History

Founded together with families in 1958, Inala commenced as a school for children with special needs. Today Inala is a community supporting over 200 adults living with disability, with a reputation for the excellence, warmth and individual care given to clients and their families. At Inala we are proud to be celebrating our 60th anniversary in 2018.

Inala, meaning ‘place of peace’, was initially established in 1958 by Dr Joachim Pohl (a medical practitioner and anthroposophist) and his wife Kyra Pohl (a Steiner –trained teacher of children with special needs). They were supported by a group of families who were seeking education and accommodation support for the development of their children with special needs. They set up a beautiful environment in an elegant old home in Cherrybrook with an educational and therapeutic program designed to help the individual child develop in mind, body and soul.

As the children grew and became adults and demand for support services increased, new services and premises were progressively added. Since 2005, Inala’s expertise has focussed on supporting adults living with disabilities. In 2010 Inala amalgamated with Miroma, a smaller sister organisation based in Sydney’s eastern suburbs. Today, Inala supports more than 200 individuals living with disability and their families through a range of services across Sydney.

Inala has a reputation for the excellence, warmth and individual care given to clients and their families. Great pride is taken in providing for each person’s all-round personal growth, skills development, self-esteem, independence and community involvement. Each individual and their unique contribution is celebrated. As a result, we have developed a community of generosity that supports every individual to create, connect and grow.

 

Background

Inala’s work is inspired by the picture of the human being arising from the work of Dr Rudolf Steiner (1861-1925), the Austrian born philosopher, artist, educator and spiritual researcher.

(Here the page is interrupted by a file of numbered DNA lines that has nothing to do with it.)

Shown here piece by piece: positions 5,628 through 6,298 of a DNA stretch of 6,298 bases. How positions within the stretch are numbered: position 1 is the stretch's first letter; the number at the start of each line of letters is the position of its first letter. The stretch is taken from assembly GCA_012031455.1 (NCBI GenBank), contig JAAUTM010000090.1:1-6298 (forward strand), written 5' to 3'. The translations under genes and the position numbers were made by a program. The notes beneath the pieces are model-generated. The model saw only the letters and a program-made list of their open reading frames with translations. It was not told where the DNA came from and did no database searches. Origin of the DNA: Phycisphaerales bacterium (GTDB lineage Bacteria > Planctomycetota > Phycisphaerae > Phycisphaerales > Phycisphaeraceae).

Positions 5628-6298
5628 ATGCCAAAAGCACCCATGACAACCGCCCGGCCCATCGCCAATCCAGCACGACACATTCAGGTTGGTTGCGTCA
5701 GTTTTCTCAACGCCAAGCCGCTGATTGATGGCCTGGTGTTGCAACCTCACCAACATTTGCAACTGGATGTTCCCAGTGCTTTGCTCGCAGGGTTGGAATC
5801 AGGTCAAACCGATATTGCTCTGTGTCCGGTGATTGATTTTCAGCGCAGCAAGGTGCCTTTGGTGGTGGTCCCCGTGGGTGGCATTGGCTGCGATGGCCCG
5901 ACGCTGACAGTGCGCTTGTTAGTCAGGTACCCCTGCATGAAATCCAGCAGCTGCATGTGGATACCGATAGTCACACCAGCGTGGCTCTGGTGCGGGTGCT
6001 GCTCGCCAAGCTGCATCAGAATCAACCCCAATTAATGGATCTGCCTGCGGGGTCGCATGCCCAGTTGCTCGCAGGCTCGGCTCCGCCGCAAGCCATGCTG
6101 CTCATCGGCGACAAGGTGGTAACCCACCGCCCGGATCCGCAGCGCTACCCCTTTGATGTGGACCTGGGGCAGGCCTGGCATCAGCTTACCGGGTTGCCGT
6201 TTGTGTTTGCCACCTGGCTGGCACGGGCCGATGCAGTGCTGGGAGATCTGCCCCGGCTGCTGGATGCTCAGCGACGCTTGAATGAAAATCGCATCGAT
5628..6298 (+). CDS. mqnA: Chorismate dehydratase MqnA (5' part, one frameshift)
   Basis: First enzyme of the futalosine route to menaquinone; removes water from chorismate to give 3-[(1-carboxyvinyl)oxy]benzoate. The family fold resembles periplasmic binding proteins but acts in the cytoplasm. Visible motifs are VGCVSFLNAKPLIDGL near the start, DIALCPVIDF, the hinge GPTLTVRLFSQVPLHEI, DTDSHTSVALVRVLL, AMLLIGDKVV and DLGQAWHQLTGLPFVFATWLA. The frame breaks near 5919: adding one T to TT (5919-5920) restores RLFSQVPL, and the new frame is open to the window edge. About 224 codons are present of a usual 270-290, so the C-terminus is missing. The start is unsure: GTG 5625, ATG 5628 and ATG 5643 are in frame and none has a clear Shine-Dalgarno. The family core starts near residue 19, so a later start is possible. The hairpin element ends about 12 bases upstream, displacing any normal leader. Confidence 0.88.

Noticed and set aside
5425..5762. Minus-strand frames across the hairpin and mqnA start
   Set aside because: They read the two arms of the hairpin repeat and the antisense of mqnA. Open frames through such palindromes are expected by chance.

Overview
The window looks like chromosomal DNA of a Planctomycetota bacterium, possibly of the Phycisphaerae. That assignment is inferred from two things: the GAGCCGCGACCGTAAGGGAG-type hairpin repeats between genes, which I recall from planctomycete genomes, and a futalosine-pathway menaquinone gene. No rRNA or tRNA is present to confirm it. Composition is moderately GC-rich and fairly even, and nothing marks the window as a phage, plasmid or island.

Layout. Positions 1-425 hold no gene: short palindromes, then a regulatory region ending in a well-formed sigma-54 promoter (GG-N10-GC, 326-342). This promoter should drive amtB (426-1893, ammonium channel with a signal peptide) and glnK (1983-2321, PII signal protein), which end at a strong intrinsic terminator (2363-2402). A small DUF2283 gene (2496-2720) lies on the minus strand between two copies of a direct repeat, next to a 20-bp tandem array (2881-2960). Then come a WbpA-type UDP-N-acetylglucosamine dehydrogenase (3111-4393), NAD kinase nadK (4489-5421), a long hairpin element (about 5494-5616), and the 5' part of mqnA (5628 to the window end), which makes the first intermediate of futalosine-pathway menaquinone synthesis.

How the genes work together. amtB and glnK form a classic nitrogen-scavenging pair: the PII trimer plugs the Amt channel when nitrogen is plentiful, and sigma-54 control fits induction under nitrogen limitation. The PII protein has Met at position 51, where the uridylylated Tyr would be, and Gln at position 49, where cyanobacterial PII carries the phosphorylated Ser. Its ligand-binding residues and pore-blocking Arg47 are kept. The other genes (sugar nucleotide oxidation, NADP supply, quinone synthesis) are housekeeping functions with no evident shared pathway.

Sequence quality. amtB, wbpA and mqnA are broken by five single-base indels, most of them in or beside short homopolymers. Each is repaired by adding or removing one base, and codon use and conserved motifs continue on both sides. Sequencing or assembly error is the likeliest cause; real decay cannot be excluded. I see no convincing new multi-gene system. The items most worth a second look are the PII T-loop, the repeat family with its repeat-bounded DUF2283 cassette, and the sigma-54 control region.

Steiner’s multi-faceted work is known as Anthroposophy which he called “awareness of one’s humanity”. Anthroposophy embraces a spiritual view of each human being as a unique individual who enters into the world with a unique destiny, to create a  life of  meaning and purpose and relationships  through  bodily, soul and spiritual capacities. It recognises the spiritual nature and wholeness of individuals, regardless of ability or disability, gender, race, creed or background.

Steiner’s many insights have been fruitfully applied in many fields, including psychology; education, agriculture, the arts, medicine and therapies, and the social sciences, giving rise to a new understanding of the spiritual foundations of modern life.

Anthroposophy has opened the door to new approaches and possibilities in a wide range of different spheres of life and work. The fields of education, curative education and social therapy (for people with disabilities), agriculture, healing, the sciences, economic endeavours, the arts, the social life, religion and psychology have all received fresh impulses from people working out of anthroposophy. Today, in almost every country around the world, initiatives based on the insights arising from anthroposophy can be found. In the field of support for persons living with disability, there are organisations, schools, centres and therapy practices in over 40 countries worldwide.